Vitamin A is important for bone growth and helps maintain a healthy immune system. It preserves the integrity of the skin and mucous membranes, and is vital for a healthy reproductive system and cell division. Vitamin A is probably best known, though, for its role in eye health. Vitamin A in the diet has been linked to preventing cataracts, and may help prevent macular degeneration, the leading cause of blindness in the world.
Vitamin A deficiency may cause visual fatigue, dry eyes and sensitivity to light. Without sufficient vitamin A, your eyes recover very slowly when exposed to flashes of bright light at night and you may have difficulty seeing in dim light. Unless the vitamin A deficiency is corrected, your cornea can become damaged.
Fortunately, it’s easy to meet your daily vitamin A requirement. Cod liver oil, beef or chicken liver, whole milk and whole eggs all are excellent sources; as are carrots, pumpkin, mango, sweet potatoes, papaya and melon. Eating fresh foods is best, because heating, cooking or canning destroys vitamin A. If you don't want to eat foods that are rich in vitamin A in their raw forms, you can take a nutritional supplement. Because vitamin A is a fat-soluble vitamin (that is, the body can absorb it only with the help of fat in the diet), it’s best to take vitamin A after a meal.
Some people are particularly at risk of vitamin A deficiency, such as those with cystic fibrosis or pancreatic disorders, or if you’ve had stomach surgery or damage to the intestinal lining after diarrhea. These all cause your ability to absorb vitamin A to be adversely affected.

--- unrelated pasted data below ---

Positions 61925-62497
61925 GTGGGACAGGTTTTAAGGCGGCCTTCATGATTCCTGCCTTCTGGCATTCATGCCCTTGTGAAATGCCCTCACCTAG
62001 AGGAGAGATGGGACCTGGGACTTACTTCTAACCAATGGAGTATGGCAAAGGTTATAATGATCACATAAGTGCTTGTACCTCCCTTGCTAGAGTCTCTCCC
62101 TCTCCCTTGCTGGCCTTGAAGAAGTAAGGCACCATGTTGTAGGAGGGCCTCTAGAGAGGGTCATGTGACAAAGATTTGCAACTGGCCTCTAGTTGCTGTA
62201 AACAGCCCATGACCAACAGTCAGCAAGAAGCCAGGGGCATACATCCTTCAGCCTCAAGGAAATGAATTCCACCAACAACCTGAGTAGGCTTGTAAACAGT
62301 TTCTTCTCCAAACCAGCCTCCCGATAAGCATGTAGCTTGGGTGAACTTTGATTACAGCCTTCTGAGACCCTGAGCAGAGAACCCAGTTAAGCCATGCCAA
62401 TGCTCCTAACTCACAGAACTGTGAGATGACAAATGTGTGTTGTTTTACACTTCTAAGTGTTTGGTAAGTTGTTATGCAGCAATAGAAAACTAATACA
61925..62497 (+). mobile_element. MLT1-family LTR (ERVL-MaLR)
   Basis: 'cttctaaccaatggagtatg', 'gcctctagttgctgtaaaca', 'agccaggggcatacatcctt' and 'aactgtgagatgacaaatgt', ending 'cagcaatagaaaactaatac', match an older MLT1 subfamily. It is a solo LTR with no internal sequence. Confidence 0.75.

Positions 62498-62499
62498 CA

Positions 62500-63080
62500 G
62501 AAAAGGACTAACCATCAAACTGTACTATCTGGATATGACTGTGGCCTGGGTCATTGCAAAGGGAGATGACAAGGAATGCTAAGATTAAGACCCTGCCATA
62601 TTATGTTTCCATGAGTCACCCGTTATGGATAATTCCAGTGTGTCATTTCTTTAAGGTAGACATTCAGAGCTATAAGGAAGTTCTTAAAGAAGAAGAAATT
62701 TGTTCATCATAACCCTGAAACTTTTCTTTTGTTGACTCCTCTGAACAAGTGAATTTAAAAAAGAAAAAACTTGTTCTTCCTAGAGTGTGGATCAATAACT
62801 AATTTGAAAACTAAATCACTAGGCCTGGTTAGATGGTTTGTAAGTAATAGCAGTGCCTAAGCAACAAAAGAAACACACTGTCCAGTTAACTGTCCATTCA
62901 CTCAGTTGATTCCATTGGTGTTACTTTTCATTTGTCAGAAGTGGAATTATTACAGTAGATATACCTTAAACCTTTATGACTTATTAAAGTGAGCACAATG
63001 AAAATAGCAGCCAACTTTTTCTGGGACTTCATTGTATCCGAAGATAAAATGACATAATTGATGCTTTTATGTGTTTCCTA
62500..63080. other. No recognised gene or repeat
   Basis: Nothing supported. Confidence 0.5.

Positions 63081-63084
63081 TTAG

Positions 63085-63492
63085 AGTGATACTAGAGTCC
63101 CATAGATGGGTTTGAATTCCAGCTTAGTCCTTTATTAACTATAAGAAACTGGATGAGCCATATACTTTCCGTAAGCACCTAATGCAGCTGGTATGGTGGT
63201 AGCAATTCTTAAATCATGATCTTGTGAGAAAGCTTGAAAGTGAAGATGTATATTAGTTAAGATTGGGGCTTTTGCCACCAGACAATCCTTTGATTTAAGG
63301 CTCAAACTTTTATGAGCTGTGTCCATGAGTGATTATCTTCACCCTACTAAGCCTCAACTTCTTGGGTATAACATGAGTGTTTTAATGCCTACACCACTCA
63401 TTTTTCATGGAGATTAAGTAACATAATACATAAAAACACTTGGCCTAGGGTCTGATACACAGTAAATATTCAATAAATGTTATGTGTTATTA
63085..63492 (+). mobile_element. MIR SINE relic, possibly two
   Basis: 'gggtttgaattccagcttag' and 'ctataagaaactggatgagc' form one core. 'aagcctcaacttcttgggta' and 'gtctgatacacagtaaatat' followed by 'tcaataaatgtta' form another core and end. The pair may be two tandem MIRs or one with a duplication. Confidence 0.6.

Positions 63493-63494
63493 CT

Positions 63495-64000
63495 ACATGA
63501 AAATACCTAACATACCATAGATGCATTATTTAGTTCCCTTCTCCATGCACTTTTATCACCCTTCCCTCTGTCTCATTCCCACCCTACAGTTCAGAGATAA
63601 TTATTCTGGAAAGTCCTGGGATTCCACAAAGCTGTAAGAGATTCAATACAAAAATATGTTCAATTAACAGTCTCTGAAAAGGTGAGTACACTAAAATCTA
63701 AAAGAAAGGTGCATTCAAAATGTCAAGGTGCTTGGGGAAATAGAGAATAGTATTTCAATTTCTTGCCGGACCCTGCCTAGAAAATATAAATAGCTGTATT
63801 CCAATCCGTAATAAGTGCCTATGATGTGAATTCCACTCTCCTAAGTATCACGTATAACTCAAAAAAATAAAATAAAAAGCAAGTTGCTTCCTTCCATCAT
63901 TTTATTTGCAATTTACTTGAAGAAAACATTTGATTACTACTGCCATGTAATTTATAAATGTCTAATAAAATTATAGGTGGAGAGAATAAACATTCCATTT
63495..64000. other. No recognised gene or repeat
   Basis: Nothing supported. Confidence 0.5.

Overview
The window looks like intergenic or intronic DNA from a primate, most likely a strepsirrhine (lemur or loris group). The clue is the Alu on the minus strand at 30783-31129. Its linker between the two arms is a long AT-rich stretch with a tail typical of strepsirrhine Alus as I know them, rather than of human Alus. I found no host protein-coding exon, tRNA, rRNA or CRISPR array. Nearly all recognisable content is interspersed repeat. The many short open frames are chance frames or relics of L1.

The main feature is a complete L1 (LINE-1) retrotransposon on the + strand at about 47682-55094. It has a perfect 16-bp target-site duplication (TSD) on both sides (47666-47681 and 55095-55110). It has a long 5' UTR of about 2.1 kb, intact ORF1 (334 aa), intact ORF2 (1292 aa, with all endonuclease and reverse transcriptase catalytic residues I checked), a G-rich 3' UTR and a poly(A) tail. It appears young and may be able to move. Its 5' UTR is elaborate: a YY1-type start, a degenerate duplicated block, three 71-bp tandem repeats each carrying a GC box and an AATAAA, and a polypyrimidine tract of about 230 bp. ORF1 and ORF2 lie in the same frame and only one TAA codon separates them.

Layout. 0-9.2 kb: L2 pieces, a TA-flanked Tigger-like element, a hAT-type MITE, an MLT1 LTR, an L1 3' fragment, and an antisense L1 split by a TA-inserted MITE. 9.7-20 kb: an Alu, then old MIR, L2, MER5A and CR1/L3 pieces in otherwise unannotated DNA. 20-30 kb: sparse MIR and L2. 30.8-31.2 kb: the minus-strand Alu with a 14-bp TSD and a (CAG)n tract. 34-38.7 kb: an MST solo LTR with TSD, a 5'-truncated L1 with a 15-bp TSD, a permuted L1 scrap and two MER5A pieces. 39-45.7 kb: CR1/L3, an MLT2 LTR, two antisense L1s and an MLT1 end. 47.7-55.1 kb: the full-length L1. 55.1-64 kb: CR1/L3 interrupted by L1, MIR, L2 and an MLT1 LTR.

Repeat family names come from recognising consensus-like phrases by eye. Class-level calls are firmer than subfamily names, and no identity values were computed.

Vegetarians who do not consume eggs or dairy foods usually have a greater need for vitamin A supplementation, as do people who smoke or drink alcohol -- tobacco use prevents your body from absorbing vitamin A, and drinking alcoholic beverages depletes the vitamin A already stored in your body.
Remember, however, that “more” is not always “better.” To be safe, follow the NIH Institute of Medicine Daily Tolerable Upper Levels for intake of vitamin supplements to help prevent the risk of toxicity:
Recommended Dietary Allowances (RDAs) for vitamin A
Excerpt from the NIH Vitamin A and Carotenoids Fact Sheet:
RDAs for vitamin A are listed as micrograms (mcg) of Retinol Activity Equivalents (RAE) to account for the different biological activities of retinol and provitamin A carotenoids. This table also lists RDAs for vitamin A in International Units (IU), which are used on food and supplement labels (1 RAE = 3.3 IU)
NOTE: The information in this article about vitamin A is not meant to take the place of professional medical advice. Check with your doctor before making decisions on any vision care supplement.